Pros and Cons of Dental Bridges

Dental Bridges Hackensack, NJ

A dental bridge might be recommended for you if you are missing one to three teeth in a row. As their name implies, these oral prosthetics bridge the space left by missing teeth with artificial ones. They are typically made up of two main components: abutments (crowns) used to anchor the appliance and pontics (artificial teeth) that fill up the spaces left by missing teeth.

A dental bridge does not only bridge the space left by missing teeth. It also bridges the difference between implants and dentures. In terms of missing teeth replacement options, implants are the closest thing to real teeth, but they are the most expensive option. Dentures are the most affordable option, but they do not feel as natural as implants.

Bridges are somewhere between these two devices. They are not as expensive as implants, but they feel more natural in the mouth than dentures.

Things to consider before getting a dental bridge: Pros and cons

Thinking about replacing your missing teeth with a bridge? Let's go over their pros and cons so you can make an informed decision.


Some of the benefits of choosing dental bridges over other missing teeth replacement options include:

  • Does not require surgery: Unlike implants, replacing missing teeth with bridges does not require oral surgery. The only exception would be for an implant-supported bridge
  • Faster teeth replacement compared to implants: The traditional process of getting a dental bridge takes about the same time as it does to get dentures: about two weeks. Getting implants can take as long as six months since bone tissues around the restoration need to fuse with it
  • More affordable than implants: Implants are the priciest way to replace missing teeth. A single implant typically costs more than a bridge used to replace multiple teeth. Dental bridges are more expensive than dentures, but many patients find the extra costs worth it given the improved comfort and function of bridges
  • Improved stability over dentures: Dental bridges are significantly more secure in a patient’s mouth than dentures. Dentures are known to shift in the mouth even when nasty-tasting dental adhesives are used. They are also known to fall out of the mouth when eating or speaking. Just imagine how embarrassing that would be in public. Bridges, on the other hand, are anchored down to crowns placed on the teeth closest to the gap, so they do not move in the mouth, making them feel more natural


There is no such thing as a perfect dental restoration, and bridges are not an exception. Some of the disadvantages of dental bridges include:

  • Installation sometimes requires altering healthy teeth: Dental bridges are typically anchored down to the teeth closest to the space left by missing teeth. These teeth are usually covered up with crowns to provide better stability for the bridge. The placement of crowns involves removing enamel from teeth to create a better fit. This is a permanent change that cannot be reversed in the future, meaning the teeth will always need crowns to serve as their artificial enamel moving forward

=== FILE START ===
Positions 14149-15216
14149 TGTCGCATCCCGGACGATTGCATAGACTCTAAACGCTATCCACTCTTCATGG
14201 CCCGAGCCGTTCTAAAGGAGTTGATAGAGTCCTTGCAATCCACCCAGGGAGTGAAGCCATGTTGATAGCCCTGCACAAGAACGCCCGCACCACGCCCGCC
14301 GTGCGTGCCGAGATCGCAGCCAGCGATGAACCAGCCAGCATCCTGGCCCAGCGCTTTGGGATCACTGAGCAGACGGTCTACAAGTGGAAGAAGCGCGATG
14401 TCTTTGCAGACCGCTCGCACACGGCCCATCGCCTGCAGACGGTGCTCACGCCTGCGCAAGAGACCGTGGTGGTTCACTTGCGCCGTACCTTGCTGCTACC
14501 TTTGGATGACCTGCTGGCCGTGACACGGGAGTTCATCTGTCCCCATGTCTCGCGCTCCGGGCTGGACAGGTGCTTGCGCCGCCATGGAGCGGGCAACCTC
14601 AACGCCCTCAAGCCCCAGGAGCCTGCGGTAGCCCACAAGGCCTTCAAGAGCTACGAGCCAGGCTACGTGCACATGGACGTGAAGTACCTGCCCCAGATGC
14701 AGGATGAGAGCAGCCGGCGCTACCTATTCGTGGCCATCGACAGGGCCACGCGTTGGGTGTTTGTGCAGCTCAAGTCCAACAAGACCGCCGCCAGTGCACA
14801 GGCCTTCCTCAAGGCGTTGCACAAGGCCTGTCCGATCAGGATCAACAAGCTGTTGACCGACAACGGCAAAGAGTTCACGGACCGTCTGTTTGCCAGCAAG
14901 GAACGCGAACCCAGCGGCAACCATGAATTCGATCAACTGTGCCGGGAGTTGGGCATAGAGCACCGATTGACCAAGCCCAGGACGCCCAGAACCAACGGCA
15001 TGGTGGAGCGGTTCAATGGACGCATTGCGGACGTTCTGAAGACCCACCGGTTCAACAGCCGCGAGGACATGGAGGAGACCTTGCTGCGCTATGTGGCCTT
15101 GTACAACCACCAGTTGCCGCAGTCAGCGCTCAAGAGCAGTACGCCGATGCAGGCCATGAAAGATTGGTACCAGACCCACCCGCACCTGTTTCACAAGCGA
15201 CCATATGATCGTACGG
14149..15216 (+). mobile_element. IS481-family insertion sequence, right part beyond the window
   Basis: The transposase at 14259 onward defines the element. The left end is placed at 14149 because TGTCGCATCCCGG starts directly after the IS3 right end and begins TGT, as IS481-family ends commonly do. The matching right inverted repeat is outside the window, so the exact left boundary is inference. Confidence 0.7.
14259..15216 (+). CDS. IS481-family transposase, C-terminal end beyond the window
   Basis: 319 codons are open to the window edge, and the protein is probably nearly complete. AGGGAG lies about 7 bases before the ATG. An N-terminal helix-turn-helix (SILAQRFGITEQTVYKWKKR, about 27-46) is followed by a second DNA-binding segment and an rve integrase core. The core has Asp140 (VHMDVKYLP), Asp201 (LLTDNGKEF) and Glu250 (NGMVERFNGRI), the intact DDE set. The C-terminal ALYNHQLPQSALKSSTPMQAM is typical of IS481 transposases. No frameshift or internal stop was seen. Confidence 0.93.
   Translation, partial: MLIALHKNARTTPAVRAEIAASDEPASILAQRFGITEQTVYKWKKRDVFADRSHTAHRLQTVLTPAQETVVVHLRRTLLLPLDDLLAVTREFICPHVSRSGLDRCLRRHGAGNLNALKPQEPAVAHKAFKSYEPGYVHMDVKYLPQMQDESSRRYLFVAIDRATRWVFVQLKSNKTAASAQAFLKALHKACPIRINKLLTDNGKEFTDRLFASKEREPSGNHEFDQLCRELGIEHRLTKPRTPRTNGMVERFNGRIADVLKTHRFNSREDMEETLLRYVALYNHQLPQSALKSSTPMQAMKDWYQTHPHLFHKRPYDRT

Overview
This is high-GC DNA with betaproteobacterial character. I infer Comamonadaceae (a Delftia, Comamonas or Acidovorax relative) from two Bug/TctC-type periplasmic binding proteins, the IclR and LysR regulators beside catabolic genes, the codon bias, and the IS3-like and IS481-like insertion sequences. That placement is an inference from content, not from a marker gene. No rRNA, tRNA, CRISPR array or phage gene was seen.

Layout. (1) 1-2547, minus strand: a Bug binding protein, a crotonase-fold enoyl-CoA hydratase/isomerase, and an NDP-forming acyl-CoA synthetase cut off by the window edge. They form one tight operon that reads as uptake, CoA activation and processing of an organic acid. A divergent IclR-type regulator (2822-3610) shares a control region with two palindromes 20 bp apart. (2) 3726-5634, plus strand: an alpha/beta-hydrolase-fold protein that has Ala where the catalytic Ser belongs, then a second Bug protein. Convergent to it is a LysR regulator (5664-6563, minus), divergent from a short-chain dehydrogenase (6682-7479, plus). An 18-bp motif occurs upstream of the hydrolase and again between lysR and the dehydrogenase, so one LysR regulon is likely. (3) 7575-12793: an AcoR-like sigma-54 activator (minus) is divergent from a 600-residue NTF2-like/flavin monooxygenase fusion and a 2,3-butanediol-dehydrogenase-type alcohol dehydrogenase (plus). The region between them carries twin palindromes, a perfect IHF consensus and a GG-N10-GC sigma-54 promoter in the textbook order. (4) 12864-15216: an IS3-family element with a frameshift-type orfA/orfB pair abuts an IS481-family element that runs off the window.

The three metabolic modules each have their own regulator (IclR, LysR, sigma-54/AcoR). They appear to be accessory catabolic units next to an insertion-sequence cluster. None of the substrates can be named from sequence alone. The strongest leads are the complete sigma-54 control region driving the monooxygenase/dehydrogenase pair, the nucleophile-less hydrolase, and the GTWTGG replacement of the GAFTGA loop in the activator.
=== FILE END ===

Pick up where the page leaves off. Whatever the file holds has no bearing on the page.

• Bridges do not stop bone loss deterioration: Bone tissues in the jaw need regular stimulation to remain healthy just like muscles in the body. They lose this stimulation when teeth fall out, leading to bone tissue breakdown. This can lead to changes in a person’s facial structures and the formation of wrinkles and fine lines. Bridges do not help to prevent this bone tissue breakdown like implants do
  • Bridges do not last as long as implants: Implants are usually made out of titanium and are designed to last a lifetime. The only thing people with implants might have to change at some point is the crown that sits on the implant to replace a missing tooth. These crowns last up to 25 years, while bridges only last about 15 years
  • Pricier option than dentures: If saving money is high on a patient’s priority list, dentures are the more economical option. Dentures are nowhere as comfortable as bridges, but they do replace missing teeth

What to expect when getting dental bridges

Getting dental bridges usually involves patients sitting in a dental chair while a dentist injects them with a local anesthetic to start the procedure. The teeth that will be used as abutments are prepared by removing enamel from them or filling up hollow areas.

A rubber mold is used to make an impression of the gap in the patient’s smile and the teeth around it. The impression is sent to lab technicians who make oral prosthetics in a lab. It takes about two weeks for the finished product to get back to the dentist.

The patient gets a temporary bridge while they wait for their custom appliance. During the second appointment, the temporary bridge is removed and replaced with the customized bridge to complete the treatment.

Restore your smile with a bridge

Tired of having a gap in your smile? A dental bridge might be your best option. Call or stop by our Hackensack location for a consultation.

Request an appointment here: or call Rolando Cibischino D.M.D. at (201) 204-1355 for an appointment in our Hackensack office.

Check out what others are saying about our dental services on Yelp: Dental Bridges in Hackensack, NJ.

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